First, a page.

Love the bit about the musicality of the shoe:) So joyous.

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  7. loved this little q+a and a peek into his design studio. the narrow foot is the size 00 of shoes - i have to say, CLs always look fierce and sexy. i'm still in love with the 4.5" pigalles that the model wore in The Row video...

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    1. miss sophie- Thank you! It's so interesting to see how designers create. Even better when they can articulate it well.

      There is something fierce and sexy about CLs, especially when you see someone who can walk in them. There's no denying it.

      The Row- I'm totally obsessed with the construction of the blazer I purchased.

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  8. Cecilia Teh-Thank you for your lovely comment. I inadvertently deleted it while trying to conserve what little power all my devices had this AM. So sorry! I exactly what you mean about admiring beautiful things from afar.

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  9. I'm now not sure whether a time will ever come that I will experience the allure of the red sole. At this point in my life (sad as it will sound) function trumps form and the price needs to be right also. To buy museum worthy pieces not to be worn seems a little wasteful as fantastical as it would be to have rows and rows of pretty shoes to admire :)

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  11. catssaymeow- I don't think that sounds sad! Function and lifestyle should be taken into consideration first and foremost. It's great when you find items that combine the two.

    I don't think anyone would deny that having unworn garments that are collectors items is a waste. Personally I take a lot of pride in the fact that I wear EVERYTHING in my closet and haven't had to really cull because I only bring in items that I love. When I "cull" it's because I've worn an item to bits beyond repair.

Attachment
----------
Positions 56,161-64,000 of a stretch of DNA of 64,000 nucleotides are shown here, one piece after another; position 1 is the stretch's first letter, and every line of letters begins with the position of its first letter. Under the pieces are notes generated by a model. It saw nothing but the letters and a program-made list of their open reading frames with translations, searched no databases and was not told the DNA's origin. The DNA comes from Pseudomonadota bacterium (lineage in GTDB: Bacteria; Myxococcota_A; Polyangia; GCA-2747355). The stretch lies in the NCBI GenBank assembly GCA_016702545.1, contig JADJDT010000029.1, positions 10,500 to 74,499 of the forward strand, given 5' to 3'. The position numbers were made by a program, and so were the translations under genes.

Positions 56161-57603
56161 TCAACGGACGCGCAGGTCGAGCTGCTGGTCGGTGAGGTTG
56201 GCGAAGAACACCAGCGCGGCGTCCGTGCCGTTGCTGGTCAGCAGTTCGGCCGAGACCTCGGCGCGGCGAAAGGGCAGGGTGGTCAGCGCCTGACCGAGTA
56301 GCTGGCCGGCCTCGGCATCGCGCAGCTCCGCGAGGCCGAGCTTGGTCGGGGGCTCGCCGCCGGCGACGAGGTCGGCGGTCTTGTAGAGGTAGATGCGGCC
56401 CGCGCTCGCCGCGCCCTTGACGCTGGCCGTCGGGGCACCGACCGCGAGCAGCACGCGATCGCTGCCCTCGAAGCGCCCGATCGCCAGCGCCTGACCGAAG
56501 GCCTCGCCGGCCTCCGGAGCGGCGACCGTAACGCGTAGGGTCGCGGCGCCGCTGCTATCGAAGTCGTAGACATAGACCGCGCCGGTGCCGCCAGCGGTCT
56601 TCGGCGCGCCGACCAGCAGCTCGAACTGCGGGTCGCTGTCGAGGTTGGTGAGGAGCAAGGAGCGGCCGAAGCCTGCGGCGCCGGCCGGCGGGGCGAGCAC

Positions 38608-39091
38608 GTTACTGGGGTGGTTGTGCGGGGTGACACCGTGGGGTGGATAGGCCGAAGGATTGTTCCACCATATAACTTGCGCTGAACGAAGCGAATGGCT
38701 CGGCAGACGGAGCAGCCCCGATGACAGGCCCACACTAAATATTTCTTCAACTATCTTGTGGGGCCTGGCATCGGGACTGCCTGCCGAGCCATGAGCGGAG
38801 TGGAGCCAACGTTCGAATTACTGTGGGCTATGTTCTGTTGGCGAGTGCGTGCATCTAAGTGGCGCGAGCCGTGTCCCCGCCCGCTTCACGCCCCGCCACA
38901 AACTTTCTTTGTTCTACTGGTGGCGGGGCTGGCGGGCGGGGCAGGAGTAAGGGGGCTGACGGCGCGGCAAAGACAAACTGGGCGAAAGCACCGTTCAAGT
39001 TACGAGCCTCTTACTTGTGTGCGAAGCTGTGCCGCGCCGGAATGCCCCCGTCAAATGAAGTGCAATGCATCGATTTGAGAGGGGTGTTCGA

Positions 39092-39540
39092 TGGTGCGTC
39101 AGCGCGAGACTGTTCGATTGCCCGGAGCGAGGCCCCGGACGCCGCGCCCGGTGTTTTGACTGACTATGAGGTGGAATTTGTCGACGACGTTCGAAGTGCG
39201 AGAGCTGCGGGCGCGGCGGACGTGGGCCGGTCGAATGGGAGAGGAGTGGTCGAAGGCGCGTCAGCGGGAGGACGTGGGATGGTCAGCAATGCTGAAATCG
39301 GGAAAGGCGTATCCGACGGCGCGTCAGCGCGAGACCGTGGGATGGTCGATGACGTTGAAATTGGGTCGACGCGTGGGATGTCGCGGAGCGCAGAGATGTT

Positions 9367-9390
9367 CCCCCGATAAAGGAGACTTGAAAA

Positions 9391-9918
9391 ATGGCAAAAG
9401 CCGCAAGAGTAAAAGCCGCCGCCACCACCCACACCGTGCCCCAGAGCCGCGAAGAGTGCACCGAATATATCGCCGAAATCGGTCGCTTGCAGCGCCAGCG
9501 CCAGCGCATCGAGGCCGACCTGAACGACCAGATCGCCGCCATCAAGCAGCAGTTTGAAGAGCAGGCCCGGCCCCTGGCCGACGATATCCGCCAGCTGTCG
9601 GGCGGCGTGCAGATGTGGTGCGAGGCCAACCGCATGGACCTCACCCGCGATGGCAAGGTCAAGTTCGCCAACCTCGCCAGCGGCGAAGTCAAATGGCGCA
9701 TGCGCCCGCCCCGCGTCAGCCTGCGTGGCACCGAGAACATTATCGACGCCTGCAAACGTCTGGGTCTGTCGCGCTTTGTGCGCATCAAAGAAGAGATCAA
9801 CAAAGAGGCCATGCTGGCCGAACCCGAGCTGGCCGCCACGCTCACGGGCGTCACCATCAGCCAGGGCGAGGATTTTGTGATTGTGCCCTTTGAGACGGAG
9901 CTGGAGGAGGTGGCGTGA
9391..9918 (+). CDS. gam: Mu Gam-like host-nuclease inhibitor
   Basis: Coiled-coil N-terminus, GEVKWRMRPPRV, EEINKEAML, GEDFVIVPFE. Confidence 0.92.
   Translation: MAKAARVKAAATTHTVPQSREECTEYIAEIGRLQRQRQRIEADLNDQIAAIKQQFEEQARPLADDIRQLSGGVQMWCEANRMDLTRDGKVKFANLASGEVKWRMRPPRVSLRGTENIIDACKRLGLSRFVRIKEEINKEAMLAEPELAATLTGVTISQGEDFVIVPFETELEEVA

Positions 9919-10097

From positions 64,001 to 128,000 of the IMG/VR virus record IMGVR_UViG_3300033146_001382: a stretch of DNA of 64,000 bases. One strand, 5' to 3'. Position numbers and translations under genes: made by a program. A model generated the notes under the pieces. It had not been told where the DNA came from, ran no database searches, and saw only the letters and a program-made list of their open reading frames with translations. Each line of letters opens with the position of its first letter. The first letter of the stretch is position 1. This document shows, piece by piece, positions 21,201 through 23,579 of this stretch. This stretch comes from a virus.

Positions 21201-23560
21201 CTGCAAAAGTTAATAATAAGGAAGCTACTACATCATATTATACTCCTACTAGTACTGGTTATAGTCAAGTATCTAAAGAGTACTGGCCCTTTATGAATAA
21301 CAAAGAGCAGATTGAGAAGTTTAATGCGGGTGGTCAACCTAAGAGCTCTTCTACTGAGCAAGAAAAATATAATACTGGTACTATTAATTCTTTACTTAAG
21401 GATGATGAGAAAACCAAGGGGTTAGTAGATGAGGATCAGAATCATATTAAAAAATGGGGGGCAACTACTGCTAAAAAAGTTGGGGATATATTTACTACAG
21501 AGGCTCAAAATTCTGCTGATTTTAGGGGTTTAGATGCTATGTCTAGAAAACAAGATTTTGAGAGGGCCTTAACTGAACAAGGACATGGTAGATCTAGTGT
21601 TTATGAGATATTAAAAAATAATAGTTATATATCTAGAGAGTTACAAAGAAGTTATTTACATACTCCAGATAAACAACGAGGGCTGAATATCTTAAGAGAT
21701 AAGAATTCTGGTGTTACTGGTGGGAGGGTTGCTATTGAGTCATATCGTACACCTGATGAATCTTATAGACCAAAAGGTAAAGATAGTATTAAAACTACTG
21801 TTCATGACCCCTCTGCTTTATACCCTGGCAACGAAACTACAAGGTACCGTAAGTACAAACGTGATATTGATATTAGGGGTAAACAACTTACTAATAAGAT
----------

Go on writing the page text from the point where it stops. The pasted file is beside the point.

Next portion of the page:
Big congrats on your house BTW!!! That's a great accomplishment.

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  12. This is incredible, it just made me fall in love with Louboutins a little more (if that were even possible). I never knew there was actually a term for how a shoe sounded. There's been a few times where I've purchased lovely looking shoes only to be too embarrassed to wear them when I discover the squeaky plasticy sounds they make. I can't wait watch this.

    xx Jenee C.
    {camo meets couture}

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    1. Jenee C.- Thank you! It was so incredible and yes it made me have such a different level of appreciation. He was simply adorable. I know exactly what you mean about lovely looking shoes that make that squeaky sound. So awful!

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  13. Hi Lindsay, I know what you mean about the sound of shoes. I think it's the construction of the shoe but also how a woman walks in them. There's nothing more painful than 'hearing' a woman trying to walk in a pair of heels, you can tell just by listening that it'll probably look like a train wreck! I'm looking forward to your post about the tips! xoxox

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    1. Vanisha @ Vanishas Life In...Australia- Hi Vanisha! Hope you had a lovely trip.

      Yes! It is the construction of the shoe and how the wearer walks in them. I know exactly what you mean. I'll never understand buying and wearing shoes that you can't walk in. It just looks more elegant to actually be able to walk. I'll also never really understand the painful sound of someone trying to walk in heels. Years of dance and gymnastics have made me so light on my feet.

      I'm so overdue to do a post on maintenance.

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  14. Awesome pics! And I love the post:)

    http://theprintedsea.blogspot.de/

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    1. Ira Kharchenko- Thank you! I'm so glad to hear that you enjoyed this post. It truly means a lot to me.